5.2.1These are being addressed by technology developers with an overall focus on improving reliability and driving down cost. R&D should be focussed on industry-led research to drive down cost and improving reliability and which do not require unnecessary collaboration or loss of IP which could result in unutilised funds. Forcing unnecessary collaboration or loss of IP means funds are not utilised.

5.3 Grid:

5.3.1The nature of many of the sites identified as being suitable for marine energy projects is that they are often in remote locations where the transmission network is weak. In general the capacity of the transmission network to accommodate additional large scale generation is going to be a significant issue.

5.3.2Action is required on two fronts:

Transmission upgrades to ensure the capacity is put in place by 2015/16 – particularly in the Pentland Firth and Western Isles.

Transmission charging which ensures a fair transmission charging regime which does not penalise generators on the periphery of the UK.

5.4 Consenting:

5.4.1The consenting process could prove to be one of the most significant constraints to development. At present the signs are positive as regulators and statutory consultees seem keen to work with developers to get projects consented. However, the system has not yet been properly tested and it is only when larger array projects start going through the consenting process that we will know its efficiency.

5.4.2The planning system procedures need to be efficient, transparent and easily understandable. Dialogue need to be set up to ensure that renewables can coexist with other marine users, such as the shipping and fishing industries. Public understanding of the issues need to be enhanced as the expansion of the renewables industry needs support at both local and national levels. It would be beneficial to the industry if Marine Scotland and Scottish Natural Heritage policy is aligned with UK and Scottish renewables targets Clarity is still to be delivered by Marine Scotland on the operation of its Survey, Deploy and Monitor policy.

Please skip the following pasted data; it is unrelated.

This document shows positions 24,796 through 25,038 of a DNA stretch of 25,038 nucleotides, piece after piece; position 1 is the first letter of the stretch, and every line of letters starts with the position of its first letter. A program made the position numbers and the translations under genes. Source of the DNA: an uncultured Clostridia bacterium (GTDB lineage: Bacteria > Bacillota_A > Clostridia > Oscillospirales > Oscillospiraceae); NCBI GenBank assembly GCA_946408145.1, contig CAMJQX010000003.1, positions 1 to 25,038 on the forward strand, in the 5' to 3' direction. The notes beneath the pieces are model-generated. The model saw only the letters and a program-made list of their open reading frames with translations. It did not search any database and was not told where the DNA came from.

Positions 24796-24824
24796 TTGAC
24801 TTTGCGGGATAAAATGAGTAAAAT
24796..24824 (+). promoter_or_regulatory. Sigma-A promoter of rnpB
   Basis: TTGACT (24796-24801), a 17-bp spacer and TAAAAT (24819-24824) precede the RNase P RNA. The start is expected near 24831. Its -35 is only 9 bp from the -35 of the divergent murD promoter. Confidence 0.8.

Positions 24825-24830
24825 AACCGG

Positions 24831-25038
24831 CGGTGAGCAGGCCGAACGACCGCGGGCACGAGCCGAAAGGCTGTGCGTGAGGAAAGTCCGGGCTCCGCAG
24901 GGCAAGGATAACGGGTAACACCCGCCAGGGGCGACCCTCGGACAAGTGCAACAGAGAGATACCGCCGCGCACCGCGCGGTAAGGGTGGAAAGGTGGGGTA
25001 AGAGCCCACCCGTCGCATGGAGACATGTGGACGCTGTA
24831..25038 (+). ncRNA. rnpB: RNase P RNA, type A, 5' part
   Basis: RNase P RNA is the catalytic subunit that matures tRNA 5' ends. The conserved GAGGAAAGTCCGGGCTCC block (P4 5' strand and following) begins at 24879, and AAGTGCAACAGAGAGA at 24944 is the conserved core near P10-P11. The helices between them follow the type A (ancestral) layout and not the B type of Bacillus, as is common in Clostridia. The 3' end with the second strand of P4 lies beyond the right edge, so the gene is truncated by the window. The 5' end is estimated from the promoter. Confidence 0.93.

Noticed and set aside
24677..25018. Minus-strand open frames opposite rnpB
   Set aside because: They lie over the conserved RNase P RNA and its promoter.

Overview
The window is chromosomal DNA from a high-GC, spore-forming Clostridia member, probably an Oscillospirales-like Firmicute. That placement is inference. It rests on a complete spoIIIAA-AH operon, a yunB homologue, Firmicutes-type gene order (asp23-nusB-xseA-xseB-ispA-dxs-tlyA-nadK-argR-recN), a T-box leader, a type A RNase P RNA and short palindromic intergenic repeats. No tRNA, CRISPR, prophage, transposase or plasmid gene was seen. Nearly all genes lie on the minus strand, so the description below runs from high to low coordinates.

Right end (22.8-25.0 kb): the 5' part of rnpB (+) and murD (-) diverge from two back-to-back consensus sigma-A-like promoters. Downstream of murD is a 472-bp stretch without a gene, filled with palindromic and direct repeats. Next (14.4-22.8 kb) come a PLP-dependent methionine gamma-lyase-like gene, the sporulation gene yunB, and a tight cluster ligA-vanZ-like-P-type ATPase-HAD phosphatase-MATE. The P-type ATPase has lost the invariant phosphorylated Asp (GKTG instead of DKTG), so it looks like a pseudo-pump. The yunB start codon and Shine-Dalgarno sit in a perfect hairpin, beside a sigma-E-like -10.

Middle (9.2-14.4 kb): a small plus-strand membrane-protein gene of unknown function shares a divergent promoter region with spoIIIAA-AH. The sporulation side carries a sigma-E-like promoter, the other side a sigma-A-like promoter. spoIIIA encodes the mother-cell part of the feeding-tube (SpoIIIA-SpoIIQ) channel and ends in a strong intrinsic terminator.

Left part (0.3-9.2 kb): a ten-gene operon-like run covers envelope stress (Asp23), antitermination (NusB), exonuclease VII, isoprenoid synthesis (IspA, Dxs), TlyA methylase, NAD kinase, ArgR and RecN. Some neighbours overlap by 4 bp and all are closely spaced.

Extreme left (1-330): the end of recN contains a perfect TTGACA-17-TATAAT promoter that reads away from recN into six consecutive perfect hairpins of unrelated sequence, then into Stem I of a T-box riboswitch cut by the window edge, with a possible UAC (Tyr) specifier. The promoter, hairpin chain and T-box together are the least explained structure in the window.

6. To what extent is the supply chain for marine renewables based in the UK and how does Government policy affect the development of these industries?

6.1 Much of the existing supply chain is in the UK. More than 90% of the supply chain for the Oyster 800 device was within the UK, Some specialist components cannot currently be sourced within the UK and this represents an opportunity to support supply chain development here.

6.2 The next challenge will be to attract the supply chain that can deliver multiple devices to the cost and quality that customers will demand. The supply chain will be looking at the level of subsidies that will be put in place to stimulate the deployment of the first farms of tidal turbines and react accordingly.

6.3 Government policy can have a direct and strong bearing on supply chain prospects, through providing market confidence and maximising the prospects of UK supply chain involvement. The critical enabler for the growth of the UK supply chain in marine renewables lies in the success of marine energy technology. If the leading technologies do not get the support they require there will not be a UK marine energy industry. If the industry is enabled to grow, the supply chain will follow.

6.4 Maximum use should also be made of established expertise in sectors such as oil & gas and offshore wind. This is not always easy given this sector is currently highly focused on its own core business needs. Government encouragement could play a key role.

7. What approach should Government take to supporting marine renewables in the future?

7.1 Government should continue to engage with industry through fora such as the MEPB, RenewableUK and Scottish Renewables to understand the sector’s needs. There is a strong requirement for a more joined up approach across Government to ensure that all policy areas are aligned, for example BIS, DECC and HMT should cooperate to provide a unified vision for marine energy.

7.2 There is little demand from marine energy developers for the concept of Marine Energy Parks. In one sense, the whole of the UK is a marine energy park – the supply chain for Oyster 800 stretches from major facilities in Falmouth and Fife to specialist fabricators on the Western Isles and local contractors in Orkney. We cannot see what added benefit there would be from giving one region a greater comparative advantage to another. Marine energy development will take place in areas where there is the best resource and the best economic incentive. Investment and supply chain opportunities will stem from successful marine energy developments, not from Marine Energy Parks.